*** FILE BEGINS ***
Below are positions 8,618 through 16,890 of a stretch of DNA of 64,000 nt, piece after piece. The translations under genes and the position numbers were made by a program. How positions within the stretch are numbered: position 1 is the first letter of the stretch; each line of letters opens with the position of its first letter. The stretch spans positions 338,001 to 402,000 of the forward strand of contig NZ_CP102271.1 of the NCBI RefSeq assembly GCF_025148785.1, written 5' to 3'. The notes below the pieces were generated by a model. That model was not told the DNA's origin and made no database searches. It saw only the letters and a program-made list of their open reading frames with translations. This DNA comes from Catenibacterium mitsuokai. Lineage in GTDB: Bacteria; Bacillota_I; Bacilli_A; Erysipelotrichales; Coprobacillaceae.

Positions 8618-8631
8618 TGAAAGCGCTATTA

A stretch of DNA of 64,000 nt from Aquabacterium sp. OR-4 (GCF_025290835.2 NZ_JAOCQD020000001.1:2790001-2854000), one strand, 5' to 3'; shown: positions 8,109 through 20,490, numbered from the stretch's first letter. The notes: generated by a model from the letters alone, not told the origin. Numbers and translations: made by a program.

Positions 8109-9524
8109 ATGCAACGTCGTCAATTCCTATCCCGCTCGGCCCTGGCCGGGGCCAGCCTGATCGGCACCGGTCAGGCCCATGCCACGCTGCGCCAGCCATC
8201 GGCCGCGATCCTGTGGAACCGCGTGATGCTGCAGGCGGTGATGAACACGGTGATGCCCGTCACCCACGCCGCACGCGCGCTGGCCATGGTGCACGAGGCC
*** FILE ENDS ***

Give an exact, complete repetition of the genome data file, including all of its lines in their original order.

Below are positions 8,618 through 16,890 of a stretch of DNA of 64,000 nt, piece after piece. The translations under genes and the position numbers were made by a program. How positions within the stretch are numbered: position 1 is the first letter of the stretch; each line of letters opens with the position of its first letter. The stretch spans positions 338,001 to 402,000 of the forward strand of contig NZ_CP102271.1 of the NCBI RefSeq assembly GCF_025148785.1, written 5' to 3'. The notes below the pieces were generated by a model. That model was not told the DNA's origin and made no database searches. It saw only the letters and a program-made list of their open reading frames with translations. This DNA comes from Catenibacterium mitsuokai. Lineage in GTDB: Bacteria; Bacillota_I; Bacilli_A; Erysipelotrichales; Coprobacillaceae.

Positions 8618-8631
8618 TGAAAGCGCTATTA

A stretch of DNA of 64,000 nt from Aquabacterium sp. OR-4 (GCF_025290835.2 NZ_JAOCQD020000001.1:2790001-2854000), one strand, 5' to 3'; shown: positions 8,109 through 20,490, numbered from the stretch's first letter. The notes: generated by a model from the letters alone, not told the origin. Numbers and translations: made by a program.

Positions 8109-9524
8109 ATGCAACGTCGTCAATTCCTATCCCGCTCGGCCCTGGCCGGGGCCAGCCTGATCGGCACCGGTCAGGCCCATGCCACGCTGCGCCAGCCATC
8201 GGCCGCGATCCTGTGGAACCGCGTGATGCTGCAGGCGGTGATGAACACGGTGATGCCCGTCACCCACGCCGCACGCGCGCTGGCCATGGTGCACGAGGCC